ensure the evaluation methods were sound.


         Object-Oriented Design. I have been involved with Computer Systems on-and-off

          since 1966. However, none of the computer work done before this project used

          Object-Oriented methodologies. The project team had to learn about Object-

          Oriented design and had to develop a method for documenting the design so both

          users and programmers would be able to use the document.


Since the project was completed I feel like I‟ve learned enough for two more degrees. In

my past jobs I learned how to manage people and projects but there are many things that I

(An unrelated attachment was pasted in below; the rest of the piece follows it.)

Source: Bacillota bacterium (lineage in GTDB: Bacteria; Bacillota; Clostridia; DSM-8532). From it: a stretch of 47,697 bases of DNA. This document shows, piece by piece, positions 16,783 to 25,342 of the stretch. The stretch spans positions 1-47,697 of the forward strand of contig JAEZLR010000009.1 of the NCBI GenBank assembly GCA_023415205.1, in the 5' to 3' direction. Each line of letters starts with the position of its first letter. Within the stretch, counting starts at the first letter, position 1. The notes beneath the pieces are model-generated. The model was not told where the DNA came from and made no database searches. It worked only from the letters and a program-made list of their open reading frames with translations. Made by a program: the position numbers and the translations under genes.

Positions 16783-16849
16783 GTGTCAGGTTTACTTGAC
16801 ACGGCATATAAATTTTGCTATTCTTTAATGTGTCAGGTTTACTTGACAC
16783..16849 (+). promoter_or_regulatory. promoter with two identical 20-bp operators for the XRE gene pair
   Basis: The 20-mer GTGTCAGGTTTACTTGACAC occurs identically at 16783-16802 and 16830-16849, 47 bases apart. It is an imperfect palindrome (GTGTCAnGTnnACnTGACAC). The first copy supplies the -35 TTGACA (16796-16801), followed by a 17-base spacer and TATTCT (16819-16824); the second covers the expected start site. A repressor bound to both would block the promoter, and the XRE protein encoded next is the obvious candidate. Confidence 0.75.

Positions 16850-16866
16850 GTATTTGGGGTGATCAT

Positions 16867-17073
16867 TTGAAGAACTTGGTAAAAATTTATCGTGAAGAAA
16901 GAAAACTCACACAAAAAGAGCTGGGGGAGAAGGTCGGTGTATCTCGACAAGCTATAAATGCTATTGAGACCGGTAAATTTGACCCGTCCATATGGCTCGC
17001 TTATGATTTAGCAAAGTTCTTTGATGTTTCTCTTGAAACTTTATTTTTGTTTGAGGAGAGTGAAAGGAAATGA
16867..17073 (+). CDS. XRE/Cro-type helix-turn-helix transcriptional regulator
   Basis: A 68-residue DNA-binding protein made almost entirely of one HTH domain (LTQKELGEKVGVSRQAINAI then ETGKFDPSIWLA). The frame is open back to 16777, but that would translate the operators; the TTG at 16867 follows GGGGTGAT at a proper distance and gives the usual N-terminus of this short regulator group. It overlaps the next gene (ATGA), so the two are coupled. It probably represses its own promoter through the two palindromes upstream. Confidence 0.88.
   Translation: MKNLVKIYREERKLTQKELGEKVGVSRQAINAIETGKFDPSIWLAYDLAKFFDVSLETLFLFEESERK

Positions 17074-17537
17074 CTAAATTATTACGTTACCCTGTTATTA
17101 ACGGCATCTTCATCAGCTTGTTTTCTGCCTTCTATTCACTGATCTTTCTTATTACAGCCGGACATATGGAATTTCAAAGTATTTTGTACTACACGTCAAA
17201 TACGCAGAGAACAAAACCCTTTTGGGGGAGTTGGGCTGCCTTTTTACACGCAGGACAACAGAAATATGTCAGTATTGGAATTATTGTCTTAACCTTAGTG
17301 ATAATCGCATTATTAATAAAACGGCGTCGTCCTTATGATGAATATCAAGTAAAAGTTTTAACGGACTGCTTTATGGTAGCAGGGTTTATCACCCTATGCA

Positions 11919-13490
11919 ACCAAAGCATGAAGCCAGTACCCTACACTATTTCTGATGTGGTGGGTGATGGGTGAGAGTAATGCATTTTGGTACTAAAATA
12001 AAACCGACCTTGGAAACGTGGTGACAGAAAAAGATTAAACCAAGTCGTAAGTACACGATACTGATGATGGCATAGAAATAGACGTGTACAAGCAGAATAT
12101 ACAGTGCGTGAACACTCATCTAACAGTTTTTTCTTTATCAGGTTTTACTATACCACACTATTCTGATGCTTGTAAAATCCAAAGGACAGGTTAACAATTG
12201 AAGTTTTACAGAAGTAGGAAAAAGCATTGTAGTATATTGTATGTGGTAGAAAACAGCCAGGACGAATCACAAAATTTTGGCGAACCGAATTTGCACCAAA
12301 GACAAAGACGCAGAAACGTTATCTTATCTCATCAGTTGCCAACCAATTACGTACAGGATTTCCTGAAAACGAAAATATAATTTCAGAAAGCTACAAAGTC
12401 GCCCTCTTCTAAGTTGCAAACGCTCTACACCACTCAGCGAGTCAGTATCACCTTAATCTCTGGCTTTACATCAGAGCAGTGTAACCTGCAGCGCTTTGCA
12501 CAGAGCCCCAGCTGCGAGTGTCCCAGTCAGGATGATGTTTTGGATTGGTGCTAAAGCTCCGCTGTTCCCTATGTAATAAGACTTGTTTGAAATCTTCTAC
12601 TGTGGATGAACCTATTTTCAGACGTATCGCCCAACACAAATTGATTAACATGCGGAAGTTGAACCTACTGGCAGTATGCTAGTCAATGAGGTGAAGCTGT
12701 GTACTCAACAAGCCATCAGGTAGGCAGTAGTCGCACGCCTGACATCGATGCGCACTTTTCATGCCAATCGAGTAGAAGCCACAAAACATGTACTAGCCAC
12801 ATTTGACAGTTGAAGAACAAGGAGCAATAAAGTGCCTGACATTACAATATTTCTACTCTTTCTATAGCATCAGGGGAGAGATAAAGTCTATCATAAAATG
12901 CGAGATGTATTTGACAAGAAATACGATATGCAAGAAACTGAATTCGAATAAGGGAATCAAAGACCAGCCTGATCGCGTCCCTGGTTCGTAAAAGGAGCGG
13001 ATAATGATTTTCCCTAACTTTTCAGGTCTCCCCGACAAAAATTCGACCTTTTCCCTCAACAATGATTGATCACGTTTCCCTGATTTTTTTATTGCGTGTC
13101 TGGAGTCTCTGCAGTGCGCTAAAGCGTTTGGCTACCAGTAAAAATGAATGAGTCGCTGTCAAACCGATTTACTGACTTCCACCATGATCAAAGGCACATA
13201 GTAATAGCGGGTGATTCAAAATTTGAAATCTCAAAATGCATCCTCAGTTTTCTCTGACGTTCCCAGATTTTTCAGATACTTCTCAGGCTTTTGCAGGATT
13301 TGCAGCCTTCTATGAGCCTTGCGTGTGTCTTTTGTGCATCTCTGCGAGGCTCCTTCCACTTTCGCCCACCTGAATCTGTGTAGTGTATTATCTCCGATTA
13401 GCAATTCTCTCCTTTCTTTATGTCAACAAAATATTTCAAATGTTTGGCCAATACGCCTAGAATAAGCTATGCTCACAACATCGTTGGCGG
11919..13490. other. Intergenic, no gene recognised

never considered when I worked for someone else. I‟ve had to learn about


         Accounting. This includes tracking all income and expenses as well as providing

          all the reports which need to be filed monthly, quarterly, and annually.


         Setting up a business. This includes making sure no one else was already using

          the company name I wanted; Getting a FEIN; Designing business cards and

          brochures; Buying office furniture and equipment; Setting up a telephone system;

          Getting an e-mail provider.


         Marketing. This includes deciding which conferences may have the most

          potential clients; Writing proposals; Writing articles; Staying active in three

          professional associations.


         Budgeting. This includes making sure the proposals which are submitted can

          actually be accomplished for the amount of money bid.



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I‟ve made plenty of mistakes since October, 1992 but I‟ve learned a lot too. And, I